Soothing tips for feet
It's not easy putting your best foot forward during sandal season.
More than half the women in America admit to willingly sacrificing their feet for fashion, according to the American Podiatric Medical Assn.
Dr. Robin Ross and Dr. Kathleen Stone, podiatrists and members of the APMA, recommend the following compromises to maintain foot health and style:
Choose thong flip-flops made of natural material, such as leather, and ensure the foot doesn't hang off the edge.
Flip-flops are known to cause irritation between toes where strap fits and callus and dead skin buildup around the heels because of friction.
Moisturize feet at bedtime instead of the morning if you're likely to be wearing mules or slides. This allows the cream more time to absorb into the skin. Then use a pumice stone in the shower to gently slough away dead skin.
The back edge of these shoes rub excessively against the heel, causing skin to thicken, which leads to calluses.
Pay particular care to fit when buying slingbacks, which can cause blisters, toe pain, and twisting of the heel and ankle. The tight strap chafes the back of the heel, and the foot slides forward in the shoe, cramping the front of the foot.
Well-fitting, low-heeled shoes with a wide- or square-toe box may alleviate some of the problems.
Going retro with Rit
To turn a thrift-shop find into a retro work of art, a little color goes a long way, says L.A.-based designer Alicia Lawhon, whose clients include Christina Aguilera, Winona Ryder and Mick Jagger.
"I've always loved working with vintage clothes," she says, "but for me, the original piece is just the starting point. I love the bright, invigorated look you achieve after hand-dyeing recycled fabrics."
And where does she turn for her dye? Some chichi art store? A designer supplier? Nope her corner drugstore. Lawhon uses Rit Dye ($2 to $3) in creating her collection, which she first launched five years ago with hand-dyed vintage cashmere sweaters. This year's collection includes dyed gauze dresses, recycled sweater shawls and ruffled vests.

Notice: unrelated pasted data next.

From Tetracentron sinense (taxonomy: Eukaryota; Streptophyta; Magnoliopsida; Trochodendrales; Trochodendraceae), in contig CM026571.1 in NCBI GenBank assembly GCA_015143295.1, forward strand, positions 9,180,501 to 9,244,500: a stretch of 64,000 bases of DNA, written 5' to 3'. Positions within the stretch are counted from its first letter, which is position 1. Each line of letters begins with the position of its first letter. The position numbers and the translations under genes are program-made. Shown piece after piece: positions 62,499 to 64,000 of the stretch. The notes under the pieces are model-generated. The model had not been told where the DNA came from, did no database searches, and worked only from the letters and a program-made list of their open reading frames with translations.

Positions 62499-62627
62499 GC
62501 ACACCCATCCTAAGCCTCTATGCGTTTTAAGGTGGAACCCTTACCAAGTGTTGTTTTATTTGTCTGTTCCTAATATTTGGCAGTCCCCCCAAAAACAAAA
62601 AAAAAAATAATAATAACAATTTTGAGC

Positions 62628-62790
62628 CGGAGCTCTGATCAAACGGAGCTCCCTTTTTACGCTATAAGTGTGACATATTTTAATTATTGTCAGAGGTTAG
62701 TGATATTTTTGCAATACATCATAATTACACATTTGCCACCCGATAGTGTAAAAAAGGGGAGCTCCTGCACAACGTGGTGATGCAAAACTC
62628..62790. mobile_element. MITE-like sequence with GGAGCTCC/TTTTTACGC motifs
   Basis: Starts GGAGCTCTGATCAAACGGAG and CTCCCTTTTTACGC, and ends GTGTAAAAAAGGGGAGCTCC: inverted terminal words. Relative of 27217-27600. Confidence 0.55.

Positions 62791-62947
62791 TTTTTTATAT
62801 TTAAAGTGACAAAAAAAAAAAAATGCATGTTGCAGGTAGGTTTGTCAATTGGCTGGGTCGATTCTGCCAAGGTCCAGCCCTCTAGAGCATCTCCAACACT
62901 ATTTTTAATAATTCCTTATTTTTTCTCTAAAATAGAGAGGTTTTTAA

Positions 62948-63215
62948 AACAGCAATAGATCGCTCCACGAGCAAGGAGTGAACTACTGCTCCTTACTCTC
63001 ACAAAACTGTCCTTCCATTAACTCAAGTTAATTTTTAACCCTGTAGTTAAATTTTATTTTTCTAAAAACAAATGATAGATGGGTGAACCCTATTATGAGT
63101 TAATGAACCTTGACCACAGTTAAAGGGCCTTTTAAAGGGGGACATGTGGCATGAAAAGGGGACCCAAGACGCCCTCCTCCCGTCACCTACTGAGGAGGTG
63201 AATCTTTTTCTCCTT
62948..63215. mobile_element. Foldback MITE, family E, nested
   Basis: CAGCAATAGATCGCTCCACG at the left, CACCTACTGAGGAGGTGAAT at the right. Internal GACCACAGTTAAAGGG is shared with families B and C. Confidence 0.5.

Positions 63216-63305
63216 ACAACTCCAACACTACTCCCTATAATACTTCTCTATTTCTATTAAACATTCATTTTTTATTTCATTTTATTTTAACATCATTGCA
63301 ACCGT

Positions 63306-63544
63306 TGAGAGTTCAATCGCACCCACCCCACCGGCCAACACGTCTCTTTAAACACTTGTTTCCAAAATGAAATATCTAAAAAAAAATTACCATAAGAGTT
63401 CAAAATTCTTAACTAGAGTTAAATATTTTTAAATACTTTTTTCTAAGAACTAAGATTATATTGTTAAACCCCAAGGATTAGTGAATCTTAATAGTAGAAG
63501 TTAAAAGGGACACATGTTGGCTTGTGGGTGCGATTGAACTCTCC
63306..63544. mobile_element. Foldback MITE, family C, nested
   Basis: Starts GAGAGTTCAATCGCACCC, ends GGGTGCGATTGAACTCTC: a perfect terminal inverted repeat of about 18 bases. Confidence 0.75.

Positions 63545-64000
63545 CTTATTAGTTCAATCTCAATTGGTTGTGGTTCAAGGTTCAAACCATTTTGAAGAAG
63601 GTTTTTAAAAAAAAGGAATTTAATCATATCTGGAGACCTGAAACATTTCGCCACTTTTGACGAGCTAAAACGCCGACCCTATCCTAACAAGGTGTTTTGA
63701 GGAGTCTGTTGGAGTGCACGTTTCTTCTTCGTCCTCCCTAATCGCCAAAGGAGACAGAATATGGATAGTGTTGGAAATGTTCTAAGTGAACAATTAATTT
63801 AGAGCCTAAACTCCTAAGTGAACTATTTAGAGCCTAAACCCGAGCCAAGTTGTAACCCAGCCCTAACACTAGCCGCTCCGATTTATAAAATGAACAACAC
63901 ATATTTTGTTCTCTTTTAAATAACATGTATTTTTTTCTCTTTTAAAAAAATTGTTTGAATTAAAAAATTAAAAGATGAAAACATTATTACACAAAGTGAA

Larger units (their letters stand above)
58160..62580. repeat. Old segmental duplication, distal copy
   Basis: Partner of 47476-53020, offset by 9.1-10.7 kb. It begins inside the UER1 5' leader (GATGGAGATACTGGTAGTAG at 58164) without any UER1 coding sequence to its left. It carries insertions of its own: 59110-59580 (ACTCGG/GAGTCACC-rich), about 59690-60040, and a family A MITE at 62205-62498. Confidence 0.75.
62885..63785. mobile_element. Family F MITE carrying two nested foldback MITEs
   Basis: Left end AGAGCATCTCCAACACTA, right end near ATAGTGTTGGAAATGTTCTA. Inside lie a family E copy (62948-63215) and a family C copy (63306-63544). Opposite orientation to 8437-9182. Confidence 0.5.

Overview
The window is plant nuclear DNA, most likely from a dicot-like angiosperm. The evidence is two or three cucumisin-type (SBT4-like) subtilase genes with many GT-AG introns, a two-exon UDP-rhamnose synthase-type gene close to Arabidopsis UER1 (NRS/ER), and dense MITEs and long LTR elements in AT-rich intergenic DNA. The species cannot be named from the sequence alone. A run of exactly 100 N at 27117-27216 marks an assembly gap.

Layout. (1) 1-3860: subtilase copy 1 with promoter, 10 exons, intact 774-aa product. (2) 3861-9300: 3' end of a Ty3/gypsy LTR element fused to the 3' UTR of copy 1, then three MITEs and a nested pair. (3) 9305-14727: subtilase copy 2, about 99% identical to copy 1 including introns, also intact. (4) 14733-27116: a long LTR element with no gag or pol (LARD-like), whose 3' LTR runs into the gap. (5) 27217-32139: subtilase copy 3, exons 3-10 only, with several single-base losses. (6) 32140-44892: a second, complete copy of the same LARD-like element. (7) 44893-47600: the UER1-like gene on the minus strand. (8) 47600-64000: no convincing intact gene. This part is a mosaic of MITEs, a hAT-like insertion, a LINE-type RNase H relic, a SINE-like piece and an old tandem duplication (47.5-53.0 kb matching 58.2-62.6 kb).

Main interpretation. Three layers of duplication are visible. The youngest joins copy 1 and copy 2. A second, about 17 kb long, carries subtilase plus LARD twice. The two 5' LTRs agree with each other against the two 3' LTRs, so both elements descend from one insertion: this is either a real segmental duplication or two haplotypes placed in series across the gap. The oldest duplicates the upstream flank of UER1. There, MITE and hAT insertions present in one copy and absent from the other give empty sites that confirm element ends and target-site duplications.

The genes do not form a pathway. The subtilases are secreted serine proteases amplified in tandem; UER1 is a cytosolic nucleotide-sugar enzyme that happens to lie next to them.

For tips on how to make your own creations with Rit, which has also been used by costume designers for movies including "Titanic" and "The Mummy Returns," go to www.ritdye.com.
It might be an American thing, but toothpaste is supposed to be minty just minty. And, frankly, these Italian imports are a little disturbing: They're available in flavors of Paradise Fruit and Ginger. They both have mint undertones, but is that really enough? What madness.
The Marvis pastes are available online at www.bigelowchemists.com for $8.95.
A quick-change artist
TV's undercover CIA agent Sydney Bristow, the protagonist in ABC's "Alias," changes her look the way some people change their mind: by the minute and we're not just talking clothes. Bristow's a brown-eyed brunette in one scene and a green-eyed redhead in the next.
The show's makeup artist, Angela Nogaro, says Fresh Look contacts account for the eye-color switch, but the consistent va-va-voom of star Jennifer Garner's normally brown peepers is the result of some creative cosmetic tricks.
Here are some of Nogaro's best tips for bringing out your baby blues, or greens or browns:
Blue Taupes and light browns bring out blue the best. Stick to matte shades and concentrate most of the color along the lash line.
Green A bronze metallic shadow across the lids and beneath the lower lash line will make green eyes sparkle.
Brown For an evening look, swipe pearlescent white shadow across the upper lids and shade the crease with a medium taupe. Use black liner along the top lash line for drama.